Four of Mayo’s first 23 cortisone test patients received ACTH as part of their therapy; two received only ACTH. The doctors were on edge.
“Would ACTH prove to be so effective that it would eliminate the use of cortisone?” Kendall wrote in his memoir.
They quickly learned the results: “ACTH produced essentially the same anti-rheumatic effect as did cortisone,” Hench wrote in 1950 detailing the study’s findings.
Soon, thousands of patients with rheumatoid arthritis received either cortisone or ACTH.
Armour received FDA approval for HP Acthar Gel in 1952 to treat dozens of conditions, including arthritis, gout, lupus and kidney disease. It was even tried for poison ivy and snake bites in those early days – a thought that gives today’s neurologists the shivers.
Adverse effects for ACTH and cortisone, the early trials showed, included psychosis, depression, immune suppression and fluid retention. But the side effects for ACTH were deemed more bothersome because of unwanted pig proteins and other cells in the medicine, according to a 1976 Mayo publication.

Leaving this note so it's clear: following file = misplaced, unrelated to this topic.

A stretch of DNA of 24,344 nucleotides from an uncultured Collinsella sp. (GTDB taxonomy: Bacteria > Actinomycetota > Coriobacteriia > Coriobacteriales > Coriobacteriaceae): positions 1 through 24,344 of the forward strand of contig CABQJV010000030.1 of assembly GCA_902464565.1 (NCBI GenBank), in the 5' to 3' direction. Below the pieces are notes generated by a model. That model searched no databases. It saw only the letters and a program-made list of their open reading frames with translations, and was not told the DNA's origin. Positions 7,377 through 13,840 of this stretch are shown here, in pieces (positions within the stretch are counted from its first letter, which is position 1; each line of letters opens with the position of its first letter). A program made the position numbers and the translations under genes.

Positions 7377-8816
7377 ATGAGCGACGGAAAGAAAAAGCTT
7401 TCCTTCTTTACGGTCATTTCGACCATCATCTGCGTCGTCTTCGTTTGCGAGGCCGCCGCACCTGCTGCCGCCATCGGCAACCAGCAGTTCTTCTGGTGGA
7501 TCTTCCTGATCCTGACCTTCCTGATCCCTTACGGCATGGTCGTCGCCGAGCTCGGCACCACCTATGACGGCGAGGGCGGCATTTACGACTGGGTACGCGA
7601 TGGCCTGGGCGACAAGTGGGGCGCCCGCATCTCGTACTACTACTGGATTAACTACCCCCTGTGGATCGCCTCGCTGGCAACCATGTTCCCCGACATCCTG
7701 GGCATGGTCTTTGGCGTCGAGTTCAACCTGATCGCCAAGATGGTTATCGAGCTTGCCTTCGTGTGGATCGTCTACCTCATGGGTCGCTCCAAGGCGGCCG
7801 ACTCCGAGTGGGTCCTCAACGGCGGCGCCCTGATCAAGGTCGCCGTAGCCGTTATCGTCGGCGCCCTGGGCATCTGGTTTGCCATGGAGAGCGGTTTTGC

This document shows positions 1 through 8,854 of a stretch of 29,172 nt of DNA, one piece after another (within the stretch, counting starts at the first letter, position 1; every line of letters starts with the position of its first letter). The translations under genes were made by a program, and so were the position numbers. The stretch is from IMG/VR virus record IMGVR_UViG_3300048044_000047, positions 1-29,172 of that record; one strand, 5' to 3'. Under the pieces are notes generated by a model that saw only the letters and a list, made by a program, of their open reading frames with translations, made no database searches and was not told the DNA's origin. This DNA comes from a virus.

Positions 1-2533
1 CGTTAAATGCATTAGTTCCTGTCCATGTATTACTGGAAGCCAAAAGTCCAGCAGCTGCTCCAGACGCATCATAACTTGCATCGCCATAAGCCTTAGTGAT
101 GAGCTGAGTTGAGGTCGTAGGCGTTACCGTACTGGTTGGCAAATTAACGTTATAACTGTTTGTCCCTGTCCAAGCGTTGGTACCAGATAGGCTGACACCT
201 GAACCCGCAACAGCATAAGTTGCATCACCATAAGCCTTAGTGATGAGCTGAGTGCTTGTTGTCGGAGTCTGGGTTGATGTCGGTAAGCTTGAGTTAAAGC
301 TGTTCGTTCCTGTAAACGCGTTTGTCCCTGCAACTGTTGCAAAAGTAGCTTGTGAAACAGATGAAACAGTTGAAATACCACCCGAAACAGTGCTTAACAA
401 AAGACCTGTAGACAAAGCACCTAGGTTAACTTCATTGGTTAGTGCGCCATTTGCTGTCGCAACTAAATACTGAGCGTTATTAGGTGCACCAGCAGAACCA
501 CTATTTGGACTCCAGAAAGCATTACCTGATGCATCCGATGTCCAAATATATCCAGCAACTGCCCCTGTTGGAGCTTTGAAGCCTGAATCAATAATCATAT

The first patient to ever receive cortisone fell into a psychotic state in the years afterward and refused any more of the steroid. In 1954, her doctors gave her Acthar instead. Shortly thereafter, her lungs filled with fluid, drowning her, according to author Thom Rooke in his book “The Quest for Cortisone.”
As the field of corticosteroids improved and steroids like prednisone became more readily available, Acthar’s relevance in the field of rheumatology faded.
But by the late 1950s, a study of 60 children with infantile spasms found that at least 30% showed “dramatic improvement” on ACTH, according to a report in the Journal of the American Medical Association. Five patients became seizure-free over the course of the study.